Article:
Vertigo

I am not afraid of heights, except for that unsettled feeling I have on a bridge when I look down and wonder what it would be like to jump.

I am not that person who gets lost or turned around and can’t find their way out, although there are times I wonder why I am here.

I feel painful pressure in my ear, the kind associated with air flight, except I am firmly attached to the ground.

I stand up too fast and fall down, stand up, fall down again; I stay down, just for a while, so I can marvel at the spinning lights.

I remember when I knew the cause of this sensation; too many rides on the carousel, too many drinks at the party.

I refuse to succumb to the fear that every headache is caused by an undiagnosed brain tumour, but the germ of the idea, like a tumour still grows.

I feel old, and suffer the vertigo of age, unbalanced just a little by the journey to the tipping point between life and death.

Jeans

For those of you who don’t know; I attend a free fall writing group on Friday mornings at the Alexandra Writing Center here in Calgary, and sometimes the work produced there makes it onto the FreeFallFriday’s blog. These are my offerings from March 21; reposted here for your reading enjoyment.

Free Fall Friday Fragments

Jeans, jeans, jeans, what do I know about Jeans? I know that my parents could never afford to buy them for me when I was young, and even though I was the oldest child in my family, and the only girl, I somehow always ended up with a lot of hand-me-down pants of the ‘awkward immigrant kind.’

You know the ones —  pants that were made of wool, or polyester, or double-knit polyester, with elastic waistbands and a seam sewn down the front. Usually these were passed down to me by older girls in my parents social circle that consisted mainly of other Dutch Canadians. Landed immigrants all of us, and not a single fashion maven in the bunch.

When I was finally able to earn my own money, babysitting for friends and neighbours at rock-bottom rates, I did not make enough to afford designer jeans, not even close, so I bought the…

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Depravity

For those of you who don’t know; I attend a free fall writing group on Friday mornings at the Alexandra Writing Center here in Calgary, and sometimes the work produced there makes it onto the FreeFallFriday’s blog. These are my offerings from March 21; reposted here for your reading enjoyment.

Free Fall Friday Fragments

It was all relative, yesterday’s depravity was today’s norm.

For Emma’s mother — she of solid immigrant stock who had survived the war — girls wearing pants, especially blue jeans, was some kind depravity; although not as depraved as wasting bacon fat.

Emma hated bacon fat. Her mother mixed bacon fat with golden syrup to use as a spread on toast. Emma’s friends had peanut butter and jelly on white bread, a nice Canadian option for breakfast or lunch. As she choked down bacon fat on whole wheat, Emma dreamed of having enough money to buy something as ‘depraved’ as blue jeans, (the fashionable kind, not the workman kind.) Of course, if she ate enough bacon fat mixed with syrup, it was unlikely she would ever fit into ‘fashionable’ jeans.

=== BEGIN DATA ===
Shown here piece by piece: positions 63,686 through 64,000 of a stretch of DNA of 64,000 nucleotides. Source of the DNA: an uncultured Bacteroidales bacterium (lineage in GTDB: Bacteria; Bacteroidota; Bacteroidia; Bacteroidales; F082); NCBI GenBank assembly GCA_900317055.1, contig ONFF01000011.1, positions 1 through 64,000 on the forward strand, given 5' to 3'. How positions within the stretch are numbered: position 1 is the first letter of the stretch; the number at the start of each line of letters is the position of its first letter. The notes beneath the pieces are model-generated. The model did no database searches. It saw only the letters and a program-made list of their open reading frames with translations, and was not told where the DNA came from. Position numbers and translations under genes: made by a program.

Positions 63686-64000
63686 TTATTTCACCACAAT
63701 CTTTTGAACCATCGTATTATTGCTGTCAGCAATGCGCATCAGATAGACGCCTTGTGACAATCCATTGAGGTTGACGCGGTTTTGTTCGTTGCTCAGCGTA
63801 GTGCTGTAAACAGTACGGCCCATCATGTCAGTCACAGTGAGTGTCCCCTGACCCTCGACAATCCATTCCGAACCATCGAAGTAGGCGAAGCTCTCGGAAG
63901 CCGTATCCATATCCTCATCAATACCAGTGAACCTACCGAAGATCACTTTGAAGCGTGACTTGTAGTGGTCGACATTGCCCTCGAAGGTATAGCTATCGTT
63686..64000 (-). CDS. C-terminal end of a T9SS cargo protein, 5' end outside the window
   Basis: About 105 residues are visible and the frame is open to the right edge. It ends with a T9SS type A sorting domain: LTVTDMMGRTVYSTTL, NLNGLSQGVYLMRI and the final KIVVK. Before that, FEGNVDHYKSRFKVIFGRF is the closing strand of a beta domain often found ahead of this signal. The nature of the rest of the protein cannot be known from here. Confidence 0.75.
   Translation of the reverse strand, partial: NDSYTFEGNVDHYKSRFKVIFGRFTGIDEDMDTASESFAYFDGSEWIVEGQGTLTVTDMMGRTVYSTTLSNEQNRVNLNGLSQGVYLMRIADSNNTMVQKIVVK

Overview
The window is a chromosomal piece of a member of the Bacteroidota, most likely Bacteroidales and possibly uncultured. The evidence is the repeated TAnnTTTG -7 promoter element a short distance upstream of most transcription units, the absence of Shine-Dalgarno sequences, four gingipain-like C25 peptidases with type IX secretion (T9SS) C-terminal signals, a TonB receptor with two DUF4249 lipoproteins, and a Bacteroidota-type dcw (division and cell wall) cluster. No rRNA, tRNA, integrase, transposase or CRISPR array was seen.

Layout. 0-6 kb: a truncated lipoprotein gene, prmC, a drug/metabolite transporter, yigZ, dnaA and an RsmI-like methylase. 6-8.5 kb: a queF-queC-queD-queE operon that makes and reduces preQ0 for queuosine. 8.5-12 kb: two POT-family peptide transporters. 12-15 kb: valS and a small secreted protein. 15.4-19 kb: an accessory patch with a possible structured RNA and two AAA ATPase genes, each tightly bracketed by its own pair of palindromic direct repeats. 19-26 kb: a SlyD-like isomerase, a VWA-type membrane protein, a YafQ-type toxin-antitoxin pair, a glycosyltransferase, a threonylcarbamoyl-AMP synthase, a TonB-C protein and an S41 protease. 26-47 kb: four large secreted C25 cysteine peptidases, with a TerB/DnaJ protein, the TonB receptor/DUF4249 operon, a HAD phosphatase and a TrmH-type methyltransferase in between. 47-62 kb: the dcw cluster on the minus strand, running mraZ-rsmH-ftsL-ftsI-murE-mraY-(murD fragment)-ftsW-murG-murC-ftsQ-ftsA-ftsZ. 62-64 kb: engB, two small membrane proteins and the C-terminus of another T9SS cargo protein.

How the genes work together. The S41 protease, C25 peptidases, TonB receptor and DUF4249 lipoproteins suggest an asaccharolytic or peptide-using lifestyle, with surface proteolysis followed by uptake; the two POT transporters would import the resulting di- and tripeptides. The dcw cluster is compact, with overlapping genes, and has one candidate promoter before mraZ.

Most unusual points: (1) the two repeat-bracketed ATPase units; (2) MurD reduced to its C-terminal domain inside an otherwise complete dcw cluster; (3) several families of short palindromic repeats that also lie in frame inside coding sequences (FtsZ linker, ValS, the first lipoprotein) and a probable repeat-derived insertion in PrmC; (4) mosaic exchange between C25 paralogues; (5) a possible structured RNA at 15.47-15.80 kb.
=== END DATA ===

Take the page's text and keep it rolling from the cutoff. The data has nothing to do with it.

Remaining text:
As an adult, Emma promised herself that she would never be as closed-minded as her parents were, until the day her own daughter came home with a…

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Cruel Mistress Spring

I greet the warmth of spring with mixed blessings. Lengthening days speak of promise as winter melts away and temperatures rise to give me hope of birds and blooms. Can summer be far behind? But spring warmth is an illusion. Too quickly this fickle season rears its ugly head with a new kind of chill – one far crueler than winter’s cold – because it feels like betrayal.

At sunset the temperature dips. The melt water flowing in gutters and ditches and across sidewalks by day becomes an ice rink. An old woman slips, a broken hip, and we are visiting Grandma in the hospital.

The cruel mistress of spring holds as much promise of death as it does re-birth because new life cannot rise unless something has died to give it space. I take the inventory of winter kill, not in winter, but in spring. Despite the hope of spring’s renewal, I cannot help but mourn the things that did not – that could not – survive.

It is a function of age no doubt, that I mark each spring as one season closer to my own demise. I tread carefully across icy spring, like the old woman I never imagined I would become and assure myself that the cruel mistress will not take me this year.

Free Verse: Honestly, it’s free, no charge, enjoy.

Chasing Sunset

I catch the sunrise unaware,

to weave the daylight without care,

and chase the sunset if I dare.

 

The Weeded Path

Tall grass collapsed under its own weight, twisted by wind and rain into giant whorls like cowlicks. Only weedsthistle,dandelion, purple vetchstand tall. I crush them with a careful boot placed against their sturdy stems to bend and break.

Behind me tiny orange butterflies flutter and recover, they alight scant moments after my passing. A path forged, until grass and weeds rise again to fill the gaps and obscure the footprints of my journey into sunset. I leave white sap bleeding in my wake.

Life Music

Our lives are the instruments we play,

on strings drawn taut between sunrise and sunset.